When we dig into the state of application services each year, we don't just focus on app services. While that's certainly our primary interest, there are a plethora of trends and technologies that impact app services in general.
Over the years we've watched as new app architectures, automation, and cloud have increasingly had an impact on application services. It's necessitated a shift from delivering app services as software to software coupled to hardware, from virtual machines to the cloud and, more recently, to containers.
Our research tells us that organizations today are incredibly heterogeneous. Not just in their adoption of a multi-cloud strategy but in their application portfolio.
The application services that support today's business must be as diverse as the architectures that comprise their app portfolios. We see the importance of that diversity in the variety of form factors respondents tell us they want for their application services.
In 2020, respondents tell us they want containerized app services. That demand has more than doubled in just two years, growing from 9% in 2018 to 19% in 2020. During the same time, demand from virtual machines has declined from 30% in 2018 to just 16% in 2020. It is clear containers are gaining at the expense of virtual machines.
But those aren't the only way organizations want app services delivered. Network appliance (hardware) remains as popular as virtual machines with 16% of respondents. A healthy 10% prefer app services to be delivered "as a service." Another 6% would like a web or app server plug-in, such as NGINX. And 5% are interested in an application library as a delivery medium, an option that indicates a growing interest in application services from developers and DevOps alike as this form factor requires tight coupling to the application itself.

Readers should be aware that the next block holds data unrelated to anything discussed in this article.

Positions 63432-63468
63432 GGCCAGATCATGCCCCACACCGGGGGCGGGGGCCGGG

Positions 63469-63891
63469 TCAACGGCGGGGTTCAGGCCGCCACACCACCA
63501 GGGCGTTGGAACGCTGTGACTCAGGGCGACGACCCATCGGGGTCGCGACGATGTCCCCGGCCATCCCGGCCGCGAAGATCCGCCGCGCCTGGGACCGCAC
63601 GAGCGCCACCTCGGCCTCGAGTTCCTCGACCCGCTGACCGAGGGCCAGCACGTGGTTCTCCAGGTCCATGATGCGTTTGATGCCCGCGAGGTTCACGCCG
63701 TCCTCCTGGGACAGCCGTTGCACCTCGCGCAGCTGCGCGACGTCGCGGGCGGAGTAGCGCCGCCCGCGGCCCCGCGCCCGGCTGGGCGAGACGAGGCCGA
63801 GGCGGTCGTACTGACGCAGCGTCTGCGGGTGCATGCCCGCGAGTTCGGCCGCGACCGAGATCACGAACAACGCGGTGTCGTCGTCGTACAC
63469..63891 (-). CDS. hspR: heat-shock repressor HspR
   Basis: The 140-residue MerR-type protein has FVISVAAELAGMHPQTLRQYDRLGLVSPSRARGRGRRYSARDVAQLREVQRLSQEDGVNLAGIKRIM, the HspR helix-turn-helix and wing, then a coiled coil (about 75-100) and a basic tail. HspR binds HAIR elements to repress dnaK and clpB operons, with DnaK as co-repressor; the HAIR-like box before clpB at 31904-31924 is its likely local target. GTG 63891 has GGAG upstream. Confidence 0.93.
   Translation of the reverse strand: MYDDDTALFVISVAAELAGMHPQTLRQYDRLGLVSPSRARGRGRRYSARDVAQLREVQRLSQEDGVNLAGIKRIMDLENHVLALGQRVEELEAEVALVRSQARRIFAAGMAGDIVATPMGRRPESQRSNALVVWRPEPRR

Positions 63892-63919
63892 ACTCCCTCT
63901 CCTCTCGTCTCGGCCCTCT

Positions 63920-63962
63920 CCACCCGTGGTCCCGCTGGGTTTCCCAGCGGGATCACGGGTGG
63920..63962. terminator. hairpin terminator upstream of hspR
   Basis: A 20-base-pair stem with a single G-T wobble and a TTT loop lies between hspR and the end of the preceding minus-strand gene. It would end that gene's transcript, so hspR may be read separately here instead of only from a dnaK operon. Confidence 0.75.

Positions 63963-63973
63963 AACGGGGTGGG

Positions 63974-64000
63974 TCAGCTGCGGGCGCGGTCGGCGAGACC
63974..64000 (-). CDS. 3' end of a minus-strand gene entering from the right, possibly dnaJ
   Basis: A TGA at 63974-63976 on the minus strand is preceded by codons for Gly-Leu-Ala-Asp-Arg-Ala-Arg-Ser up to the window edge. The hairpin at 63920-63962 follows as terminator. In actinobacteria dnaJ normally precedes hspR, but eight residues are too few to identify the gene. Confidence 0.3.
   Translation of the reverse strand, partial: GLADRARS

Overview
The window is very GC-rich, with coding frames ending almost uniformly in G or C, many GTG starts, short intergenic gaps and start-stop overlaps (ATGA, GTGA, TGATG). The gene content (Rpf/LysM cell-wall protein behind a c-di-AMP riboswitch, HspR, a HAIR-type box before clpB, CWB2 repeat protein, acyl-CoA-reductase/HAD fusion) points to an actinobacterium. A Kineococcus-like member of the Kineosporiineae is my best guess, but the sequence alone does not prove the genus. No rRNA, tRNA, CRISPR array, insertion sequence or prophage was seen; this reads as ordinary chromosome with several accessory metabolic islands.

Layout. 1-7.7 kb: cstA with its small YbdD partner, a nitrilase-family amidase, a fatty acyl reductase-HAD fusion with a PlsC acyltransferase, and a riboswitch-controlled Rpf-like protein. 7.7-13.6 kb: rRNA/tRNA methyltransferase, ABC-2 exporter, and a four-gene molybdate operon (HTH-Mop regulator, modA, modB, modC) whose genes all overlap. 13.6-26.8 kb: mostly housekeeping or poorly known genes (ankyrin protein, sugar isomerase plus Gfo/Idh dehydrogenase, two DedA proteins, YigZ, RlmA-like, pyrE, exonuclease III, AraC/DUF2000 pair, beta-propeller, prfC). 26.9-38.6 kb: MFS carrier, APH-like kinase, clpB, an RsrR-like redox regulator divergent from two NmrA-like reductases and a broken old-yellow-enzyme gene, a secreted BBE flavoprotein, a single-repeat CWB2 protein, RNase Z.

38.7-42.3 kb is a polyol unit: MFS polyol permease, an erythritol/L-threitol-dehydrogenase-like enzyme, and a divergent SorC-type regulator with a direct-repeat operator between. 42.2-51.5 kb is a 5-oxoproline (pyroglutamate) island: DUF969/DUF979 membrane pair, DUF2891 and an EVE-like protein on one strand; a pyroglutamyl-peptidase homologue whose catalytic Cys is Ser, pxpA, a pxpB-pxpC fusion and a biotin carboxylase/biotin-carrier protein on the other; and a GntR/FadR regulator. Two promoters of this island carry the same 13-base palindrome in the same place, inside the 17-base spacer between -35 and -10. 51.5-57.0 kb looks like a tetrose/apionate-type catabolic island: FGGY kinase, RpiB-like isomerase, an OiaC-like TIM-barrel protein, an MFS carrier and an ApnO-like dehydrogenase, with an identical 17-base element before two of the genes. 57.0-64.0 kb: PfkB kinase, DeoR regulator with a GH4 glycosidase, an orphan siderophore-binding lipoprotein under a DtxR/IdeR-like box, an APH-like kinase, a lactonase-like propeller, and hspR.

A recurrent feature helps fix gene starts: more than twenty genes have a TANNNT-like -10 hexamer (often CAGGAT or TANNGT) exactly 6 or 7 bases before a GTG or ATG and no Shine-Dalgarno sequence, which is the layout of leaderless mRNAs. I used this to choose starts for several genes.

If that sounds odd, it shouldn't. A healthy 36% of applications today are internally developed. The inclusion of app services as part of the app is an increasing theme in the microservices/container-native landscape. A container-native architecture is inclusive of a specific set of app services without which the app cannot scale. Ingress control and service discovery deployment rates—both on-premises and in the public cloud -are rising fast—right along with the growth of microservices-based apps in the enterprise portfolio.
That portfolio is increasingly important and, for those racing ahead on their digital transformation journey, strategic. We asked respondents how their organization views its app portfolio and were unsurprised to find that most organizations rely on apps and that downtime is disruptive.
Also unsurprising is the connection between apps and digital transformation. As organizations progress toward the final phase of their journey, more organizations begin to consider their apps a strategic competitive advantage.
The view of applications has been shifting for decades, but digital transformation has accelerated that shift. More of the business today is irrevocably entwined with applications than in the past, and this trend will continue as organizations continue to find new ways to work and engage with partners, customers, and employees through applications.
If you haven't gotten your copy of this year's report, you can grab it here.